Greek Mythology: The Origin and History of the Zodiac Signs


     Did you know that the Origin, History and Meaning of the Zodiac Signs were born from Greek Mythology? Gods like Zeus and Hades are related to their Myths!

What is an Astrological Sign?

     In western astrology, the astrological signs are the twelve sectors of 30 ° of the ecliptic, beginning at the vernal equinox, also known as the First Aries Point. The order of the astrological signs is Aries, Taurus, Gemini, Cancer, Leo, Virgo, Libra, Scorpio, Sagittarius, Capricorn, Aquarius and Pisces. Each sector was nominated for a constellation that it went through in times of nomination.

     The concept of the zodiac originated in Babylonian astrology, and was later influenced by Hellenistic culture (the Greeks). According to astrology, celestial phenomena relate to human activity with the principle of "as above, and below", so that the signs are maintained to represent characteristic modes of expression.

     Modern discoveries about the true nature of celestial objects have undermined the theoretical basis for assigning meaning to astrological signs, and empirical scientific research has shown that predictions and recommendations based on these systems are not accurate. Astrology is generally considered to be pseudoscience.


     King Atamante had the goddess Nefele as queen, with whom she had two children: Frixo and Hele. Having to return to Olympus, the goddess left the children in the care of their father. After a while, Atamante joined Ino, who planned to get rid of the children, children of her husband's "ex". He decided to spread disease and dry the grain seeds, harming future harvests. Predicting that Atamante would consult the oracle to find out the causes of the misfortunes, he bribed the priests to convince the king that the only way to appease the wrath of the gods was to sacrifice the children he had with Nephele.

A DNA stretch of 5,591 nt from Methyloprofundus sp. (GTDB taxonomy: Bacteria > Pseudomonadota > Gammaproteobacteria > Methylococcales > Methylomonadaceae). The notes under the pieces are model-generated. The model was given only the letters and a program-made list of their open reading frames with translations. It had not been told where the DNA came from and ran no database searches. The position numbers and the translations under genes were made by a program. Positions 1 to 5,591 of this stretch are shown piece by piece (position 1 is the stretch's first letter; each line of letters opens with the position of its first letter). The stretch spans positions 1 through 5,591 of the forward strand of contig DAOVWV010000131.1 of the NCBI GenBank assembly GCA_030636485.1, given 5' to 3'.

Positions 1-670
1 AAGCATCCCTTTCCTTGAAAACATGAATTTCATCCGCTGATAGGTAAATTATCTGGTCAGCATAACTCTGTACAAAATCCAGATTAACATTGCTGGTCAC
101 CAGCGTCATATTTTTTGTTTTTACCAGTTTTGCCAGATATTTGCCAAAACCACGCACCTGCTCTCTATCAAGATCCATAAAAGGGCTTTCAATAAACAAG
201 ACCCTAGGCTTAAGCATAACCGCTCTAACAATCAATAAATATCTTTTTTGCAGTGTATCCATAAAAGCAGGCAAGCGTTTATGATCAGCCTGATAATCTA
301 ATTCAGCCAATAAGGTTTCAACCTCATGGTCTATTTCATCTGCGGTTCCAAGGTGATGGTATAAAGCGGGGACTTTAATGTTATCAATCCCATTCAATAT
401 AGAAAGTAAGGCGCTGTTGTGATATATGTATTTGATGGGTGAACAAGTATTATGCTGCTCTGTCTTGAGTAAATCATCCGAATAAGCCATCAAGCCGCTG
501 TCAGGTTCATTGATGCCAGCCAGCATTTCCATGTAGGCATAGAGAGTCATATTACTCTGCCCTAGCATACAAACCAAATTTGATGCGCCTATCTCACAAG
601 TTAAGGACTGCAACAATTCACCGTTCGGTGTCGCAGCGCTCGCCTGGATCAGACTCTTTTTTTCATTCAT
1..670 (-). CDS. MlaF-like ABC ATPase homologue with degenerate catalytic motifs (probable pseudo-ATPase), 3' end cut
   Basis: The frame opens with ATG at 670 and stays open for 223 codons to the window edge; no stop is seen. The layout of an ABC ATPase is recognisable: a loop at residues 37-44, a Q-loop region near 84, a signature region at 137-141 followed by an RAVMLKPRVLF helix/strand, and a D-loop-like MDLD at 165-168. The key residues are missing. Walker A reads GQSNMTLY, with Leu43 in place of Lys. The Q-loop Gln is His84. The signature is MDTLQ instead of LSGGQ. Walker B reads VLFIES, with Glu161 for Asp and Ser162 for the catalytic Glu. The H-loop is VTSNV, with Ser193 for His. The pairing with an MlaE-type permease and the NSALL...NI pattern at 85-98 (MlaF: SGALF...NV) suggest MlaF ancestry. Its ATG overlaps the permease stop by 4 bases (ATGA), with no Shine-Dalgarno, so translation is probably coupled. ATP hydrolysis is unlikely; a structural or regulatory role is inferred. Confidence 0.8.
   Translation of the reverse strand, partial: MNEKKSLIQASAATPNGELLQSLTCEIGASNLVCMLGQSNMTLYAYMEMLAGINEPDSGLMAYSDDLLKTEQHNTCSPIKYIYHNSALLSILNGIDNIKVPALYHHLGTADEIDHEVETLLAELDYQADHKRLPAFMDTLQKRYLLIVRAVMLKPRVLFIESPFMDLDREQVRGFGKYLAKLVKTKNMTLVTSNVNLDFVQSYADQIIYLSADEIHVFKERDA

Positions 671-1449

Although with great suffering, Atamante, for the good of the people, obeyed the orders of the oracle. Nefele, indignant, watched everything. To protect her children, she met them on the sly, warning them that on the day of the sacrifice a ram with gold wool would descend from the heavens and land in front of them. She instructed them to ride the ram. The only care they should take was not to look down during the flight. On the day of the sacrifice, the ram appeared and took the children. Hele, however, despite the recommendations, did not resist the temptation and looked, falling overboard in the place that was later known as Helesponto (today Dardanelles). Frixo arrived safely at Colchis where he sacrificed the ram in honor of Zeus, who placed him in the sky, among the stars.


     The image of the bull comes from a Greek myth in which Zeus, the head of the gods, would have been enchanted by the beauty of Europa, daughter of Agenor, and to seduce her, he transformed himself into a magnificent white bull. The young woman, who was having fun on the beach with her friends when she saw the animal approached, caressed it and, delighted with her docility, mounted it.

     At the same moment, the bull shot towards the sea, stopping only on the island of Crete, where Zeus made himself known by loving the young woman. Proud of his achievement, Zeus placed the bull among the stars.


     Zeus, disguised as a swan, fertilized Leda who had the twins Castor and Pollux, hatched from an egg. Pollux, unlike his brother Castor, was immortal. The two were very close and careful with each other. In a nearby region, they met and fell in love with the sisters Febe and Ilaira. But they were brides and they decided to kidnap them. The bride and groom, Idas and Linceu, pursued the brothers. In the ensuing confrontation, Idas threw his spear, mortally wounding Castor. Pollux, crazed with hatred, killed everyone around him. Pollux, desperate, asked Zeus to transfer his immortality to Castor.

     Not knowing what to do, Zeus complies with the request, and as soon as Castor receives the light of immortality, Pollux begins to die. Castor then asks Zeu not to let his brother die and to exchange his life for his. Zeus complies with the request and while one was on earth, another would be in heaven. Unhappy that they were not always together, Castor and Polux were transformed into the constellation of twins, where they would be together forever.


     The Lernean Hydra was a colossal snake that frightened the region of Lerna, in the Peloponnese, destroying herds and crops. The Hydra had nine heads, and each cut off, two were born in place. The second of the twelve works imposed on Hercules by the king Euristeu, was to rid the region of this terrible monster.

     Hercules planned to get rid of the Hydra by sticking their heads. To carry out his work, he enlisted the help of his friend Iolaus. To avoid the continuous resurgence, Hercules cut them off and Iolaus cauterized the place, preventing the appearance of new heads. After eliminating all mortals, while preparing to bury the latter, Hera, who hated Hercules for being the son of Zeus's adulterous relationship with a mortal, sent a huge crab to stop him.